The choices of digital cameras may be as overwhelming as the selection of car models. That seems to be the way of commerce and free enterprise: to design, manufacture and introduce new cameras (or any products) for ever-narrower niche audiences. You wouldn’t want your interest in or passion for digital photography to be diminished by the daunting task of choosing a camera? Although each digital camera has a long list of functions and capabilities (just take a look at a spec sheet!), you can typically make an excellent selection when you focus on the following 8 features.
1. The sensor’s number of megapixels is still at the top of many lists, but the time has come to move it near the bottom, as this number becomes more insignificant with every passing month. Only professionals or the most serious amateurs need digital cameras with the most megapixels, so they can provide their clients with the high-resolution images they require or to create fine-art prints of a very large size for gallery display. It’s safe to say that more than 90% of digital photographers will experience all the fun and visual quality they will ever need with at least 10 megapixels…and that is what you will find in virtually every camera on the market.
2. An image stabilization (IS) system in the camera or a vibration reduction (VR) system in the lens deserves to be higher on the list of important features than the number of megapixels. You are very likely a member of the largest group of digital photographers with limited or very little experience. This results in you being unable to hold your camera steady enough, especially in low-light situations, to produce sharp, well-exposed images. Either of these systems compensate for the movement of your camera, so you’re able to capture sharp pictures.
3. Again, it’s only the pros or very serious amateurs that need lenses with fixed focal lengths. As a member of the digital photography majority, you want a camera with a zoom lens, providing a range of focal lengths instead of just one. Compact cameras come with lenses of this type as part of the body. Most of these lenses have a range of focal lengths from wide angle to telephoto for any type of photo you may want to take. If you choose a mirrorless camera or an entry-level DSLR, then you typically have a choice of zoom lenses to purchase separately for the camera. A zoom lens with a short focal length range, such as 24–70mm, is a better choice if you plan to shoot landscapes and people and portrait pictures. An 18–250mm zoom lens will allow to shoot those photos as well as long-range travel and other subject matter at a great distance with the telephoto end of the focal-length range.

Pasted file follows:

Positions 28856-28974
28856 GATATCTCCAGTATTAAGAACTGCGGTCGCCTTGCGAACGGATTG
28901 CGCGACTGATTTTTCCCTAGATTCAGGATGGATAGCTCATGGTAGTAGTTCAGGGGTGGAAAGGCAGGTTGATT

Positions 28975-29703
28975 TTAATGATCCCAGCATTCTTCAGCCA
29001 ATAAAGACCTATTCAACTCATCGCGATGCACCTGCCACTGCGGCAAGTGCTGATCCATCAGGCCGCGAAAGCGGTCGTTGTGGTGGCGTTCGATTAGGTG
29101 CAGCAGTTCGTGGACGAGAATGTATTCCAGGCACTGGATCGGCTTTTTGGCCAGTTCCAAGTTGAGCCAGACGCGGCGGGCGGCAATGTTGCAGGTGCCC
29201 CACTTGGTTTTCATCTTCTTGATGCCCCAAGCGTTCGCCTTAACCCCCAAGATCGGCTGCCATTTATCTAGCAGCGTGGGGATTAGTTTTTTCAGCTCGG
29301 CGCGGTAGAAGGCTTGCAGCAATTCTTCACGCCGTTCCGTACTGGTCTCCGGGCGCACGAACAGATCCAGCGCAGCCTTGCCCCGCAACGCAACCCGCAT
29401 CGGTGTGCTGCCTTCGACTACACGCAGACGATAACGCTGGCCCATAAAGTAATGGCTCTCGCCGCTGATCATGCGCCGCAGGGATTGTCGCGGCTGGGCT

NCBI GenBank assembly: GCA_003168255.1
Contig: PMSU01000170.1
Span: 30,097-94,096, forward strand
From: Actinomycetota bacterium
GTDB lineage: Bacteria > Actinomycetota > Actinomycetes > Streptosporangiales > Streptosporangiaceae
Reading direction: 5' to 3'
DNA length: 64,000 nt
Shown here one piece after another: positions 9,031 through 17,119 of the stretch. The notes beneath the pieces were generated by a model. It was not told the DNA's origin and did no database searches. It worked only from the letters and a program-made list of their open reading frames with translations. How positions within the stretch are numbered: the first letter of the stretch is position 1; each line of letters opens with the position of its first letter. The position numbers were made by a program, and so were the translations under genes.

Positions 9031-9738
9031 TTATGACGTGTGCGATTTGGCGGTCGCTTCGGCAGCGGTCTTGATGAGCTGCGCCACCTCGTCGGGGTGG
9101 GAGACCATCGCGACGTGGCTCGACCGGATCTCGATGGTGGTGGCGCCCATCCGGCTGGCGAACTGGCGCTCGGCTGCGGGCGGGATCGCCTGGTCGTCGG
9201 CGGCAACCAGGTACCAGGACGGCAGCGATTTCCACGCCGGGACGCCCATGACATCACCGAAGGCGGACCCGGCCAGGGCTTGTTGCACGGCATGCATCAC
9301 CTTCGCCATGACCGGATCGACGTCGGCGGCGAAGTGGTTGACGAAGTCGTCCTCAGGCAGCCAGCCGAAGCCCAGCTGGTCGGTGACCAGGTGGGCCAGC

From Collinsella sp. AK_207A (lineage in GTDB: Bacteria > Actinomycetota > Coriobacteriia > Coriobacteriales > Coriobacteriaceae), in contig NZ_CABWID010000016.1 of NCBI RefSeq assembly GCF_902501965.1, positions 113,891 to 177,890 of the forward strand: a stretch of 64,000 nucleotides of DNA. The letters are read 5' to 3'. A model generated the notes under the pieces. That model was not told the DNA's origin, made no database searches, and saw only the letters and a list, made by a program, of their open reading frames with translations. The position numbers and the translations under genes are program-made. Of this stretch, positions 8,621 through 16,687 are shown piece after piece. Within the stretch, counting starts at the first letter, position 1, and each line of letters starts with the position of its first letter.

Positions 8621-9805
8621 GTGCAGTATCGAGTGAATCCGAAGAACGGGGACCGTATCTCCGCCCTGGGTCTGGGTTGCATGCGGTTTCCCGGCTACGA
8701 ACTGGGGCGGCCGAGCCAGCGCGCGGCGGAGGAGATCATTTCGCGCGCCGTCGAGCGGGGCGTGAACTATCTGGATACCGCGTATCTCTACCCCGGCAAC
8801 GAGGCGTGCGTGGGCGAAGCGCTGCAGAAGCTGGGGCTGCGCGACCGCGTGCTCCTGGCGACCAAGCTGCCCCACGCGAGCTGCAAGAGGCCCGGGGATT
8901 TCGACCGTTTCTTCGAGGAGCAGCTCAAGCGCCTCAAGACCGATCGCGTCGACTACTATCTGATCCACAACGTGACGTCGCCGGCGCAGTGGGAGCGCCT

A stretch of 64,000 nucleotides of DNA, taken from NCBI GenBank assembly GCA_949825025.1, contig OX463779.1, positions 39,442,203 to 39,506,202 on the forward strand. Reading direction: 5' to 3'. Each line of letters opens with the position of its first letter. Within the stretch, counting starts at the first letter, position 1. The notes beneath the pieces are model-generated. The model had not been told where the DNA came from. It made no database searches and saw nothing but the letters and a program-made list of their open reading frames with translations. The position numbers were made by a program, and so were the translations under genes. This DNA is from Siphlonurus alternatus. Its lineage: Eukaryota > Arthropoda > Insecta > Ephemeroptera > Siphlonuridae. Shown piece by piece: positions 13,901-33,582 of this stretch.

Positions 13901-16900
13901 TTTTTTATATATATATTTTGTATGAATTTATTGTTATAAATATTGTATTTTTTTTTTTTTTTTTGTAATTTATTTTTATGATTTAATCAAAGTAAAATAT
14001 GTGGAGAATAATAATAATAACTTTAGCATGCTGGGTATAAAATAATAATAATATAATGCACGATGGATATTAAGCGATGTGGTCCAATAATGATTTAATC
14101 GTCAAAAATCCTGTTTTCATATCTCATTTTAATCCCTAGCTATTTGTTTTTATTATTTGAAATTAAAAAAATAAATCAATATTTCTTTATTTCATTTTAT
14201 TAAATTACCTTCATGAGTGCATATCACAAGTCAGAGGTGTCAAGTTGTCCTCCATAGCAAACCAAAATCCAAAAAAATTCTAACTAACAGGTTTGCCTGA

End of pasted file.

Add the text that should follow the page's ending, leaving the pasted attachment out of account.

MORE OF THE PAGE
4. You can’t shoot great pictures with your digital camera unless you can see the subject matter well. That is why you should understand the specs of the LCD screen, which is typically located on the back of the camera. Many, if not most, of the digital cameras for your pocketbook have 2.7 or 3.0-inch LCD displays. Size, however, is not quite as important as a screen that provides you with a bright view and excellent contrast and color. Adjusting the brightness of the screen is another specific function that is important.
5. Many of the most popular camera models for casual and beginner photographers are relatively automatic. These days you truly only have to point and shoot with many of these cameras. Don’t shortchange yourself, however. You may discover such a passion for digital photography that you want to learn more of the technical concepts and be able to control them manually for more creativity. It may make you a smart consumer, therefore, to choose a camera with the option of setting the exposure elements: aperture or f/stop, shutter speed, ISO sensitivity and other basic functions, such as white balance, focus, flash, etc.
6. Digital photography is no longer just about the camera. A computer has become a virtual equal partner in the process. Being able to edit and manipulate images and manage the workflow process are almost as important as actually taking the pictures. Learning how to use photo-editing software, such as Aperture, Lightroom and Photoshop, is particularly useful if you want complete control of the editing process. To achieve that control, you’ll want a camera that can record RAW images, which means the picture file contains all the digital data about the photo.
7. Shooting video with a digital camera, instead of a separate camcorder, is a feature that most casual, and even amateur, photographers expect to find on the camera they choose. As the camera manufacturers release new cameras, 1080 full-HD video is virtually a “standard” feature, so any of the cameras you might choose will provide all the video capabilities you need.
8. Another feature that is gaining in popularity during 2012 is Wi-Fi connectivity directly from the camera, so it is much easier to share photos and videos with family, friends and the entire world immediately. If you’re a big fan of social media and use it regularly, then one of the newer digital cameras with Wi-Fi may be your best choice.
One of the best ways to help you narrow your choices of digital cameras, and then to purchase the right one for you, is to read the many camera reviews on PhotographyTalk.com. We do our best to add reviews of the latest cameras, so visit that section of the website regularly.
After you’ve purchased your digital camera, learn how to capture much better pictures with the information you’ll find when you click here.
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